The History of Won


The History of Won-Buddhism (Wonbulgyo Kyosa)

Part 2. Founding of the Order

Chapter 4. The Light of Dharma Emanated from Sot`aesan

3. Compilation and Publication of the Principal Book of Buddhism

From September, Won-Buddhist year 25 (1940), Sot`aesan instructed a few of his students who were proficient in the doctrine (Appendix 22) to consolidate and edit all the books used in the past. Beginning in Won-Buddhist year 27 (1942), he frequently pressed for their compilation while personally engaging in the editing process often late into the night. Finally, the Book was completed. He instructed the Book to be printed immediately and said: "Although we could not make perfection more perfect because we are pressed for time, the gist of most of my life`s aspirations and administrative philosophies are expressed in this book. You are to humbly receive them and learn from the words, practice them with your bodies, attain enlightenment with your minds, and hand them down to the generation to come. In the future, there will be a countless number of people in the world who will recognize and be deeply moved by my teachings, which they will revere and uphold."
However, the publication of the Principal Book of Buddhism was delayed due to the Japanese authorities` refusal for authorization until the permit was granted in the name of Kim Taeheup, the president of Bul-Gyo-Si-Bo(The Buddhist Bulletin). The manuscript was remitted for printing in March Won-Buddhist year 28 (1943), to be finally published in August after Sot`aesan`s passing. The Principal Book of Won- Buddhism was the only consolidated book of the Order for 19 years until the Book of Won-Buddhism was published at a later date.
As for the order of compilation of the Principal Book of Won-Buddhism, the opening sections consisted of Il-Won-Sang, the Four Great Principles, the Slogans, the Doctrinal Chart, the Founding Motive of the Teaching, and the Introduction. Book One, the first of the three books, carried the fundamentals of the new Order, which included Part 1, Amelioration; Part 2, the Doctrine; and Part 3, the Practice. Book Two contained six Buddhist scriptures: Diamond Sutra, Heart Sutra [Prajnaparamita-hrdaya-sutra, the profound wisdom of the heart], Sutra in Forty-Two Chapters, Retribution and Reward of Transgressions and Merits, Five Blessings of the Wise, and Discriminative Karmic Effects. Book Three carried the four ancestral doctrines: Secrets on Cultivating the Mind, Ten Drawings and Transmission Verses on Cultivating the Mind, Hsiu Hsiu An Discourse on Sŏn, and Essential Cases for Questioning.
To look at the order of the content in Book One in detail, in Part 1, there are 11 chapters in total, which carried the substance of the Doctrine of Buddhist Reform with minor modifications. Part 2, the Doctrine, contained 9 chapters, including the Four Great Principles, the Il-Won-Sang, the Transmission Verse, the Fourfold Grace, the Four Essentials, the Threefold Study, the Eight Articles, the Three Great Powers, the Essentials Ways of Human Life and of Practice. Part 3, the Practice, carried 15 chapters: the Essential Dharma of Daily Practice, Explanations for the Subjects of the Regular training - the essential ways of practice, Explanations for the Subjects of Daily Training the essential way of practice, the Dharma of Keeping a Diary, the Dharma of Reciting the Buddha`s Name, the Dharma of Seated Meditation, the Dharma of Timeless Sŏn, the Precepts, the Essential Discourse on Commanding the Nature, the First Dharma Words, the Instruction on Repentance, the Dharma Instruction on Suffering and Happiness, An Ill Household and Its Treatment, the Dharma of the Wholeness of Both Spirit and Flesh, Stages of Dharma Rank and Their Meaning.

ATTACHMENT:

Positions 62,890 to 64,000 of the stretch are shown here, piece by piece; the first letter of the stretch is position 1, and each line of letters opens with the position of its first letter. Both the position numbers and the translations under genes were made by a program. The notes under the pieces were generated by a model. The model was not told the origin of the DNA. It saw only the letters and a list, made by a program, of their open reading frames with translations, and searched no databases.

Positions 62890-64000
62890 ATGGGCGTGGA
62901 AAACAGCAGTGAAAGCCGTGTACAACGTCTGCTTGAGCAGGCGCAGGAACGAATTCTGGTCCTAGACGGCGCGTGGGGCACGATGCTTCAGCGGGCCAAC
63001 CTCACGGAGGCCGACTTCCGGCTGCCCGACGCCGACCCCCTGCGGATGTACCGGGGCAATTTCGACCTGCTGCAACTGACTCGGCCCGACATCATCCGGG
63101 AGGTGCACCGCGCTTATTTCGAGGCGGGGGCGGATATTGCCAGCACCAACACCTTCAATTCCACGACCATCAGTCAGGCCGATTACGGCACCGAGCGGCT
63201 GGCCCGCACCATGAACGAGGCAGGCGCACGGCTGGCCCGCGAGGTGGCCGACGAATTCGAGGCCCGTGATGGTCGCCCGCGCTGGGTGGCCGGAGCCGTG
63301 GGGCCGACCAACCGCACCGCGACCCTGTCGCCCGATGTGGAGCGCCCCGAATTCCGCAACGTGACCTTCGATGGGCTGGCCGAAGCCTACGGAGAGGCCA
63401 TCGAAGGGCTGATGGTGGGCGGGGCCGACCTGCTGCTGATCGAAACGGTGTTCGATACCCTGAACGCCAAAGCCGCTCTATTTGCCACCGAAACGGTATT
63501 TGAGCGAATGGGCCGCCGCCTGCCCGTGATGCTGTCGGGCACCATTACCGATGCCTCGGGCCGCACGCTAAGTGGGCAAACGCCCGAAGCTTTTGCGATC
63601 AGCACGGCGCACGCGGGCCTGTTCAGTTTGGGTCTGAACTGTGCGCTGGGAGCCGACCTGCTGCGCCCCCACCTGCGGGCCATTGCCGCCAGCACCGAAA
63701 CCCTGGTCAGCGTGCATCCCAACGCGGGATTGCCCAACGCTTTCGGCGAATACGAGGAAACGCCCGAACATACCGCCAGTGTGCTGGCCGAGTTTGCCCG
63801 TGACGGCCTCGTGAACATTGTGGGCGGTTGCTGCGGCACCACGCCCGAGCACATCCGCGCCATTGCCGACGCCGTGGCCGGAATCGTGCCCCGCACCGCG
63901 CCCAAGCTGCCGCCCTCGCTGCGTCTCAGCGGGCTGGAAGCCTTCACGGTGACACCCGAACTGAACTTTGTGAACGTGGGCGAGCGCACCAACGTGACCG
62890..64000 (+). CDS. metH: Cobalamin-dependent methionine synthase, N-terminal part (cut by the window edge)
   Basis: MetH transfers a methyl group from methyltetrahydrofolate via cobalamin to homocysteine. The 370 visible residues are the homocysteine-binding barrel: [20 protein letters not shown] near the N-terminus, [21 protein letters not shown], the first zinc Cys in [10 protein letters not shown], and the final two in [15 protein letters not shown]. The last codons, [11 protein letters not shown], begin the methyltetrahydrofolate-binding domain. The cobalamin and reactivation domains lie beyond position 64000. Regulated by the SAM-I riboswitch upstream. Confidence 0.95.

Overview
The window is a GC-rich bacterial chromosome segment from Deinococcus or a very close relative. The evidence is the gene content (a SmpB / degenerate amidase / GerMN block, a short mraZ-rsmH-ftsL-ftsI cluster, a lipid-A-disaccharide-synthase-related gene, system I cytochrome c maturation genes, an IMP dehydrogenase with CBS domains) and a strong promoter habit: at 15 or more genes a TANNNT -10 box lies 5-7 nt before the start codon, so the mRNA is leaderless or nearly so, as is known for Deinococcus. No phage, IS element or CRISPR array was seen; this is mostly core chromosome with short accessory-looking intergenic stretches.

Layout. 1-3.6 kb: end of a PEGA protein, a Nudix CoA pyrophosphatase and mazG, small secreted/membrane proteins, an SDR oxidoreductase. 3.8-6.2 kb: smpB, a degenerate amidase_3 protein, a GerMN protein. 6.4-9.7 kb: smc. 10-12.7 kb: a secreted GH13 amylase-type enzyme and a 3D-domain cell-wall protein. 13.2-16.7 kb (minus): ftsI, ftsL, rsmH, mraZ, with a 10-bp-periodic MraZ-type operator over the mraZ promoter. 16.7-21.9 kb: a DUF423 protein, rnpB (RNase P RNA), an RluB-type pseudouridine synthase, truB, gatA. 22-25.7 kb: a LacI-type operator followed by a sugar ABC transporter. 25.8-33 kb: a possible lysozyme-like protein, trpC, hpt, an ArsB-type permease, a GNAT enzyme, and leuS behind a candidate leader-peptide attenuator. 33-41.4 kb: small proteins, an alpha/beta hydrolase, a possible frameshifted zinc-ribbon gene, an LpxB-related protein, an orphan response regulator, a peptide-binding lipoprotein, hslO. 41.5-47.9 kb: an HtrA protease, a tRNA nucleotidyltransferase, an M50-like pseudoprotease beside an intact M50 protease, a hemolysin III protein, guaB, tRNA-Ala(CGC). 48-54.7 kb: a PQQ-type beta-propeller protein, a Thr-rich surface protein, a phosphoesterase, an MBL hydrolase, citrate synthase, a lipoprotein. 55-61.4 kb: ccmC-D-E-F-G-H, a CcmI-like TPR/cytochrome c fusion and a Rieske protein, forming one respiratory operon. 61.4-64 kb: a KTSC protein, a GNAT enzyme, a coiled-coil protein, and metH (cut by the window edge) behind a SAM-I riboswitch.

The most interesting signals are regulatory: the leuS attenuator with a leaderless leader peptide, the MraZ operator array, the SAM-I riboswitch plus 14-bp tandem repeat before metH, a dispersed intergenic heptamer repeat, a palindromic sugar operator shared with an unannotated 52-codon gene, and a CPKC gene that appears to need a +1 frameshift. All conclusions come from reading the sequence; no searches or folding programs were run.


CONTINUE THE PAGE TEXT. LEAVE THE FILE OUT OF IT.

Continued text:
The newly introduced chapters included the mottos in the beginning pages, the Four Great principles, the Il-Won-Sang, the Transmission Verse, the Dharma of Reciting the Buddha`s Name, the Dharma of Seated Meditation, the Dharma of Timeless Sŏn, the Instruction on Repentance, An Ill Household and Its Treatment, and the Dharma of the Wholeness of Both Spirit and Flesh in Book One. The doctrinal chart was revised to the gateway of practice and the gateway of faith; the Il-Won-Sang, was modified from the Mind Buddha to the Il-Won-Sang, the Dharmakaya Buddha; the Four Essentials changed to Developing Self-Power, the Wise One First, Educating Others` Children, and Venerating the Public-Spirited; the Three Principles and the Eight Articles changed to the Threefold Study and the Eight Articles; the Six Classes of Dharma Rank was referred to as the Three Grades and Three Statuses. Books Two and Three were now included in their entirety, which further elucidated the Order`s close relationship with the Buddha`s teaching as its origin. The Twofold Grace (Chapter 3, the Doctrine), which only appeared in the first version, was included during the process of obtaining the permit for publication but was deleted after Korea`s liberation in1945.